Uploaded by Shibu Daniel

Case Presentation Outline

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Case Presentation Outline
Demographics
Include age, gender, ethnicity, living situation, circumstances of your
involvement, etc. For macro practice, include a brief description of the agencies,
organizations, or groups involved.
Key findings
Give details of the current situation relevant to understanding why this situation is
a case. For example, give signs and symptoms of illness, environmental factors
that impinge on the situation, and actual or potential resources within the
situation.
Background
Give relevant history. For example, events that happened years ago may help
clarify the current situation, or the situation may have arisen suddenly without
obvious historical causes.
Formulation
Describe your understanding of why things are as they are. This should reflect
one or more theoretical perspectives. It may appropriately reflect uncertainty or
ambivalence.
Interventions and Plans
Describe what you have done and what you plan to do about the situation.
Reason for Presentation
Explain why you selected this case when you could have presented several other
cases. Does it present a unique challenge or an unusual problem? Does it
illustrate the effectiveness of an intervention? Do you need help with the case, or
are you presenting it so others can learn from your experience?
Sample Case Presentation
Demographics
J.J. is a 37 year old male with a Spanish surname referred to the program following a
positive test for marijuana at his place of employment. He works on the crew of an oil
rig. He currently lives alone after being kicked out of his apartment by his wife of five
years. He has no children from the current relationship but has a 15-year-old son from
his first marriage. He denies any particular religious or spiritual orientation but
acknowledges having been raised in the Catholic Church. He speaks Spanish and
English, and he reports associating primarily with people who speak Spanish.
Key findings
The client denies using marijuana. He says he was at a party where some people were
smoking, and that he must have tested positive because of their use. He acknowledges
drinking several beers at parties like these, but denies that alcohol is an issue for him. He
says he does not know why his wife kicked him out other than that “she’s a bitch.” He
does not see his son or his first wife. His longest employment is about two years—on his
present job—and he acknowledges having been fired on “a few” occasions, but does not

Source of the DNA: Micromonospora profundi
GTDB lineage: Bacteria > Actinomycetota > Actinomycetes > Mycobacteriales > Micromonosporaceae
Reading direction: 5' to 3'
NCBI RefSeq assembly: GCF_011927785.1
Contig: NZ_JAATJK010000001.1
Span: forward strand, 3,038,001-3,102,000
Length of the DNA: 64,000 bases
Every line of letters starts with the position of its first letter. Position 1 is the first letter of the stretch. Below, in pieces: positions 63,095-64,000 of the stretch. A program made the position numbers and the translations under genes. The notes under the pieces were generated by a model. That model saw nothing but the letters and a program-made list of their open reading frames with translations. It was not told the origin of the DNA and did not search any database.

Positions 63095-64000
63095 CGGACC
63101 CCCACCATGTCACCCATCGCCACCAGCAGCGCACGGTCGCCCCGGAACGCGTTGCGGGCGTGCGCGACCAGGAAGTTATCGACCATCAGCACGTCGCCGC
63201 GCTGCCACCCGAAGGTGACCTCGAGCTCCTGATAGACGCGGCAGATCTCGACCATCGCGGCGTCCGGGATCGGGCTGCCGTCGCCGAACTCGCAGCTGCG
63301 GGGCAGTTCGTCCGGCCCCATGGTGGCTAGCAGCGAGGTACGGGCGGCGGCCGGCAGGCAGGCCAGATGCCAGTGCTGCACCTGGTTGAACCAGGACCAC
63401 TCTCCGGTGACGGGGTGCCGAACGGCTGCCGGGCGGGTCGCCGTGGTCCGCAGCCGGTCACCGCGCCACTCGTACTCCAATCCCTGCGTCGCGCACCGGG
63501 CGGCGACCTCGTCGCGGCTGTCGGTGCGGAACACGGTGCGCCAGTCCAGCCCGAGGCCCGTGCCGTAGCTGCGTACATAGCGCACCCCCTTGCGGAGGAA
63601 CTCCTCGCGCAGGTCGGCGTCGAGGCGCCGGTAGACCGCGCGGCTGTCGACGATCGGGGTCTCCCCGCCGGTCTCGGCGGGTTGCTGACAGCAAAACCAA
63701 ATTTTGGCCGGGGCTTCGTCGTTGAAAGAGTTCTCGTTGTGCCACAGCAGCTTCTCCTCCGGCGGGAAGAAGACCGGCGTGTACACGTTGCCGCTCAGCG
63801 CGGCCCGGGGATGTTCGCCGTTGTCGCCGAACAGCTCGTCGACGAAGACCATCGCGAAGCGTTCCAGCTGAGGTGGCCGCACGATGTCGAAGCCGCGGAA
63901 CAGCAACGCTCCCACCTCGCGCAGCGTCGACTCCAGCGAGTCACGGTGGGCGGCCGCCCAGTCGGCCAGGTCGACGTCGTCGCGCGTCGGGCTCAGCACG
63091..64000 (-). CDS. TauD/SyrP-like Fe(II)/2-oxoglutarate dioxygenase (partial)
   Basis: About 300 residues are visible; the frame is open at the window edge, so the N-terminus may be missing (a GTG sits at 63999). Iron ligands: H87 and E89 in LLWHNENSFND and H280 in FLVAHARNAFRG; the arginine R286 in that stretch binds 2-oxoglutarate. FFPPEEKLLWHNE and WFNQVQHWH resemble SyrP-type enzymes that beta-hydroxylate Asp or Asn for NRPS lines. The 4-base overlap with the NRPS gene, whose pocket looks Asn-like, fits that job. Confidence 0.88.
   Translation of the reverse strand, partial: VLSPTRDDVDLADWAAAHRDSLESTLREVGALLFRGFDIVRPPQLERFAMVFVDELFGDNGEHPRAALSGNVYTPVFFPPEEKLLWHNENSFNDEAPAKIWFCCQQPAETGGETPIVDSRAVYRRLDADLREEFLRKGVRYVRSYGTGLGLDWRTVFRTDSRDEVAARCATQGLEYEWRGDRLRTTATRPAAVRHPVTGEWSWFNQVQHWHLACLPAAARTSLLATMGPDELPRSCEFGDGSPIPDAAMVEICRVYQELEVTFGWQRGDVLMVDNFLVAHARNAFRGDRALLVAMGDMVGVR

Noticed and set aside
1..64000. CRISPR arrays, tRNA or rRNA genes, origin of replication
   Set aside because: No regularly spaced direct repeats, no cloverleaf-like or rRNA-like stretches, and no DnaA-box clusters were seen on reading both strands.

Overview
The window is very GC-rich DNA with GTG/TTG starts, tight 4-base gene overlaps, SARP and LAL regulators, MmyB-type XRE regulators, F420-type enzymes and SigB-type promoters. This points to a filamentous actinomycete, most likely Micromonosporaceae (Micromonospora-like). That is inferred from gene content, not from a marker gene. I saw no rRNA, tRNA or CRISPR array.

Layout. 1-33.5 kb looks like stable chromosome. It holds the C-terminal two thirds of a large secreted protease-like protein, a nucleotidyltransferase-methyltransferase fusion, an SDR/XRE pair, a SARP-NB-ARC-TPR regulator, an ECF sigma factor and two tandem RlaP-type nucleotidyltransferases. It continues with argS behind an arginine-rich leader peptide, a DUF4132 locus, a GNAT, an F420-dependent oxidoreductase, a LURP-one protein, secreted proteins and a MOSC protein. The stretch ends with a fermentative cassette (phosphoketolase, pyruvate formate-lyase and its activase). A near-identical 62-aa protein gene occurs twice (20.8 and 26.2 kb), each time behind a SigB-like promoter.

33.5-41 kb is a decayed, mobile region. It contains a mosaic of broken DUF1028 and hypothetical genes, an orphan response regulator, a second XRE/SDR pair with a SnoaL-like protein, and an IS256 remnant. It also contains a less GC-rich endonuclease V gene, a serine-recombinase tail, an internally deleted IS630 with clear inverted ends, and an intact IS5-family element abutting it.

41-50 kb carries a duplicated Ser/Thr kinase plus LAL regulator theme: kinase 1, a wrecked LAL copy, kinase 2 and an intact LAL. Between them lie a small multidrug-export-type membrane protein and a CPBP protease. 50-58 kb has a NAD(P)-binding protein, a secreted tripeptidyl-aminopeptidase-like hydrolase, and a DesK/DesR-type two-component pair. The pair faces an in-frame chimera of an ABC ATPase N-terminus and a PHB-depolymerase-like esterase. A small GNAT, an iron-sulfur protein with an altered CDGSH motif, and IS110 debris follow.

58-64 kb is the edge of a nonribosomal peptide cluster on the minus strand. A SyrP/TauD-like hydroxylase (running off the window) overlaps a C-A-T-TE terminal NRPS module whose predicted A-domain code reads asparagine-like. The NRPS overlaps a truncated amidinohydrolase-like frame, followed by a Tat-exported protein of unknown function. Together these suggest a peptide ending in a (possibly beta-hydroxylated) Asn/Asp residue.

acknowledge why. He says he is willing to complete a CD program just “to get them off
my back,” but insists that he does not have any problems that need attention.
Background
The client was raised primarily by his mother and older sisters after his father left the
family when the client was about four. He did not see his father much after that. He
reports average grades in school until he dropped out in the 10th grade to hang out with
his friends. He did not finish high school and has not completed a GED. He has had
several jobs, all of which apparently involved manual labor. He reports “a few” arrests
for alcohol related crimes; the most recent was five years ago for DUI. He has never
been in treatment.
Formulation
The client’s ways of thinking are consistent with his culture. Whether or not he actually
uses marijuana, he denies a problem. He may have issues with intimacy related to his
father’s abandonment and as evidenced by his relationship with his son. The pattern of
employment and the relationships with his wives suggest poor interpersonal skills.
Interventions and Plan
I attempted to develop rapport through the use of active listening and reflection. The plan
is to continue assessment, and through motivational interviewing, attempt to identify an
area that the client considers a concern. Allow him to participate in an outpatient CD
program to avoid adverse consequences at work, to enhance the likelihood that he will
learn some new social skills, and to give opportunity to form a new social network.
Reasons for Presentation
Although this case appears routine, I am concerned that I may be overlooking something
or that a different formulation of the case might produce a better chance for a positive
outcome.
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